Leon Uris: Life of a Best Seller

University of Texas Press  2010

 
Jewish literature is rife with stories of the Holocaust and the establishment of Israel, but Leon Uris’s 1958 novel Exodus used history to make history. A worldwide phenomenon, Uris’s Exodus galvanized worldwide Jewry and helped establish an international Jewish identity. After World War II, most nations, including British controlled Palestine, were surprisingly unwilling to accept Jewish refugees. A testament to Jewish resourcefulness, the Jews of the world worked together, often illegally in the eyes of their respective nations, to shuttle their brethren into the land that would become the State of Israel.

Exodus fictionalizes the inspirational story of the ship Exodus 1947, which carried more than 4,500 displaced Holocaust victims to the Holy Land. Three books on Exodus have recently been released, proving its impact some 50 years after it first went to print. When viewed together these three scholarly volumes, not unlike movements in a symphony, paint a comprehensive picture of Exodus: Gordon Thomas’s Operation Exodus depicts the historical events of the harrowing episode, Ira Nadel’s biography, Leon Uris, illuminates the man behind the phenomenon, and M.M Silver’s Our Exodus focuses on the astonishing impact of the novel on worldwide Jewry.

Gordon Thomas’s non-fictional accounting weaves myriad sources and leads the reader through the ship’s chilling journey. Juxtaposing the varied roles of Jews across three continents, Thomas builds suspense as each piece of the scheme comes together, then suddenly unravels with the ship’s capture. Multiple generations have experienced the story of Exodus 1947 through Uris’s book or the film adaptation, and it is illuminating to contrast this version with the actual events.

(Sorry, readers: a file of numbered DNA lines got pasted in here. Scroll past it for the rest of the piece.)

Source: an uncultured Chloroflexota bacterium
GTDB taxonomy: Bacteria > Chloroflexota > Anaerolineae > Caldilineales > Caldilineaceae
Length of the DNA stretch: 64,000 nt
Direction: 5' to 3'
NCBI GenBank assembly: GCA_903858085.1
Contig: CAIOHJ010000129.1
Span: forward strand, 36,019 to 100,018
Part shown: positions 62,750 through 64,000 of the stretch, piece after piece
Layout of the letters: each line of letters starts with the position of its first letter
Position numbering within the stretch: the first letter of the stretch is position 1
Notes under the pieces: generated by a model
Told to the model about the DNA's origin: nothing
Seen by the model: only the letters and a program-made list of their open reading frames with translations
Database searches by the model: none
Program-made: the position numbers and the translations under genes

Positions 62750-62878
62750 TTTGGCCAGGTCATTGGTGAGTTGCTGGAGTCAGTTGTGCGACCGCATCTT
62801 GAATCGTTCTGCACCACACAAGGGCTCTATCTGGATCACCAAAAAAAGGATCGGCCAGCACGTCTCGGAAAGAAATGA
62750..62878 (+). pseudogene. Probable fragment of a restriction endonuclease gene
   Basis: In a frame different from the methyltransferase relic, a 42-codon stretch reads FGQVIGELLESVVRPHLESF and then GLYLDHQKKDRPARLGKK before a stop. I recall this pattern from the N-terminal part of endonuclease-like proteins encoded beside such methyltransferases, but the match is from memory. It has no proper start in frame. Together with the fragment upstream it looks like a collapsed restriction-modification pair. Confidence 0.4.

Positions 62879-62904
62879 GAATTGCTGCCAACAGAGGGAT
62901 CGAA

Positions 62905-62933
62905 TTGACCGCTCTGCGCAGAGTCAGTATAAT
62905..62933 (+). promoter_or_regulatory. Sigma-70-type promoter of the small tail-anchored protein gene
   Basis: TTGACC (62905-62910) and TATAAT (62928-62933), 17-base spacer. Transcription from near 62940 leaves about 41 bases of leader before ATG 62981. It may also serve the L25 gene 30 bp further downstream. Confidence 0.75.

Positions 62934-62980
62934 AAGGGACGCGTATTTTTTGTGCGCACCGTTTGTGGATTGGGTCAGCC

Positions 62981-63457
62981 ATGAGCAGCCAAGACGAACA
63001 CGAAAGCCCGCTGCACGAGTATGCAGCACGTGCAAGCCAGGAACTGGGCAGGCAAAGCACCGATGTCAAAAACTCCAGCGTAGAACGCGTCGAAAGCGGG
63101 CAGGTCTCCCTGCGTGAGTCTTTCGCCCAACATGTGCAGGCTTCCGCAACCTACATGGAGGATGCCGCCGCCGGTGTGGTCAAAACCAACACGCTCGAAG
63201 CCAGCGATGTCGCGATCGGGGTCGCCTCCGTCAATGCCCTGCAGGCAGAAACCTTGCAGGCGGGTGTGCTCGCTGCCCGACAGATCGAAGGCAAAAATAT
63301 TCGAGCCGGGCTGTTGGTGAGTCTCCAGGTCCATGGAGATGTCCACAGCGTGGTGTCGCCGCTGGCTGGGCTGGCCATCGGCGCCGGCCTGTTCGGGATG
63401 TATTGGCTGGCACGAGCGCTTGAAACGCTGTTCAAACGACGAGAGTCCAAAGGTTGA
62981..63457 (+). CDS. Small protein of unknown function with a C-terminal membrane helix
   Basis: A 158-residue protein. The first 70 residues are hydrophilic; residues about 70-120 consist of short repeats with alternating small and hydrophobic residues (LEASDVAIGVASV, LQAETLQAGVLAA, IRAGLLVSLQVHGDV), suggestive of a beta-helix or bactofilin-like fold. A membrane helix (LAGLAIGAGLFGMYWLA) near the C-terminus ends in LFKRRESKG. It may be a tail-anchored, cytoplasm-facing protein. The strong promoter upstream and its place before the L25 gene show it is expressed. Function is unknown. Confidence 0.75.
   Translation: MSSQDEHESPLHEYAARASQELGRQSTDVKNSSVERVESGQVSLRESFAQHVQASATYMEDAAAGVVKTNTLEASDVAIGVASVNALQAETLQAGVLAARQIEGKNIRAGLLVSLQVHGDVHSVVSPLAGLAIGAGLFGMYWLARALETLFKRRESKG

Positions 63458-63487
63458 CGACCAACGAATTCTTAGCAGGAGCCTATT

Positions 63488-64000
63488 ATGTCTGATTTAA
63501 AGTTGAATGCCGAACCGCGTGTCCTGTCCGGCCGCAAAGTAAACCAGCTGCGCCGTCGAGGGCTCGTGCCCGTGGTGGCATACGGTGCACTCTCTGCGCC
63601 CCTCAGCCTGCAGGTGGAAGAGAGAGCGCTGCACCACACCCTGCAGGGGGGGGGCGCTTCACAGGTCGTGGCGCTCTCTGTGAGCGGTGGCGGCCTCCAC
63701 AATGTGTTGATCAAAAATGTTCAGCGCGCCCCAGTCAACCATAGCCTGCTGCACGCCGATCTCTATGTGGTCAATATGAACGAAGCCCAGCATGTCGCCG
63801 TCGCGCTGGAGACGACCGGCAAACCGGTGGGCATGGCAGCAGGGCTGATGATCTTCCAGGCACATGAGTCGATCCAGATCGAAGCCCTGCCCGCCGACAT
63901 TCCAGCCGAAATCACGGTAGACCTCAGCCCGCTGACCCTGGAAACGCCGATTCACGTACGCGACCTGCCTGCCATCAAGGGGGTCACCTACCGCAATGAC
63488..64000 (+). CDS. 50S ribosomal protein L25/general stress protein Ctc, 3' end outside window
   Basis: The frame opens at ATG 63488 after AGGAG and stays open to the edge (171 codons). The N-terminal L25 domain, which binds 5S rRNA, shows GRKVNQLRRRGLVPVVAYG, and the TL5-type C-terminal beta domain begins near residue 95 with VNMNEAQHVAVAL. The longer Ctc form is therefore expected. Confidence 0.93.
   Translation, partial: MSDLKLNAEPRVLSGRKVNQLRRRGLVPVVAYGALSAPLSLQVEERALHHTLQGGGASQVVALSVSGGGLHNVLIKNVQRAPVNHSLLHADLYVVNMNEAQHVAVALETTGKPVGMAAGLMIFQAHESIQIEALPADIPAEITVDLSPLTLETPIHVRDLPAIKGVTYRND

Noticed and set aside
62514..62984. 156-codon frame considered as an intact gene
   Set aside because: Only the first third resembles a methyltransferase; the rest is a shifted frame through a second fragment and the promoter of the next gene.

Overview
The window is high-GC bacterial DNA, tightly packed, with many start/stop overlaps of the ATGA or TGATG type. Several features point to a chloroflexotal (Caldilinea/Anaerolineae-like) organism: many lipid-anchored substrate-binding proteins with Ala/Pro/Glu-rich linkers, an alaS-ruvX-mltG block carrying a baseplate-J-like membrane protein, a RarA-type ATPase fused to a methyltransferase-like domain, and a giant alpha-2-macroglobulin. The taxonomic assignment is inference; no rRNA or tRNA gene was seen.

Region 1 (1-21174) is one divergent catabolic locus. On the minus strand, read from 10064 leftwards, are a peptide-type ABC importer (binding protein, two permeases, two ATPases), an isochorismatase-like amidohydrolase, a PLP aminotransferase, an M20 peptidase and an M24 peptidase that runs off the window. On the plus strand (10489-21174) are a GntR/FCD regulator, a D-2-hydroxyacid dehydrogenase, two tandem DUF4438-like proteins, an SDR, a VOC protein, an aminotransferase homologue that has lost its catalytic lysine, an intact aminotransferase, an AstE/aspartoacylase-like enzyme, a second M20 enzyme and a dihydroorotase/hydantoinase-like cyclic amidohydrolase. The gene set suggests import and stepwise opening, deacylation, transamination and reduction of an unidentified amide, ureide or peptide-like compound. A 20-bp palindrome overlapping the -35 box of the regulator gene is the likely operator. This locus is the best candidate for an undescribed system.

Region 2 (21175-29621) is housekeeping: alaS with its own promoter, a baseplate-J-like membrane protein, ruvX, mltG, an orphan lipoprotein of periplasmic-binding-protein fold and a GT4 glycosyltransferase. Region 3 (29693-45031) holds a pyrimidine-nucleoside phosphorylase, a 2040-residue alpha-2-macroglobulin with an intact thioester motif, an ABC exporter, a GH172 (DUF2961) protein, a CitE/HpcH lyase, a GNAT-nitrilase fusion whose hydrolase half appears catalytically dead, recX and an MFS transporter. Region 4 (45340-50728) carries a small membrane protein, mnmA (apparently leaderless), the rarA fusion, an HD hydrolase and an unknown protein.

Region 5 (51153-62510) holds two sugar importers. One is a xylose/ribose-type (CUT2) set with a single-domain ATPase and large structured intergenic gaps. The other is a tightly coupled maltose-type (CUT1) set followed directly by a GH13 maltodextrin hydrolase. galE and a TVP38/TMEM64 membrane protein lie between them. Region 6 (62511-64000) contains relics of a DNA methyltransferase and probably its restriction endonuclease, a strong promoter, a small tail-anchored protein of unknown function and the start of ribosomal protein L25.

Sometimes, though, the truth isn’t as important as the emotive qualities of a story. In Our Exodus, M.M. Silver takes the position that Uris “shattered wellemplaced barriers, and blasted open new cultural possibilities.” Focusing on the cultural impacts of the novel rather than the event itself, Silver posits that Exodus was not only integral to boosting Jewish self-confidence, but also a Zionist public relations coup, instrumental in forming a common identity among Jews across the globe. The most engaging of the three books, Silver’s critical essay strikes a healthy balance between theory, analysis, and story-telling.

Nadel pulls back the curtain to reveal the master behind the novel, along with the skeletons in his closet. Uris’s life is filled with impressive events that helped lay the foundation to the creation of Exodus— unfortunately Nadel’s Leon Uris flows like most biographies, slow-paced, excessively focused on timeline, with a dearth of enthusiastic prose. Readers interested in delving deeper into his life and the events that allowed for the creation of his seminal work will do best focusing on Silver’s offering.

Overall, Silver’s book combines the primary focuses of the other two, and then builds on their premises. He provides a comprehensive reading experience, offering insight into the life of Leon Uris, the history of Exodus 1947, and most engagingly, the rippling, layered effect of Uris’s impressive novel on worldwide Jewry. M.M. Silver delivers a clarity and intimacy rarely found in a work of literary criticism.

 

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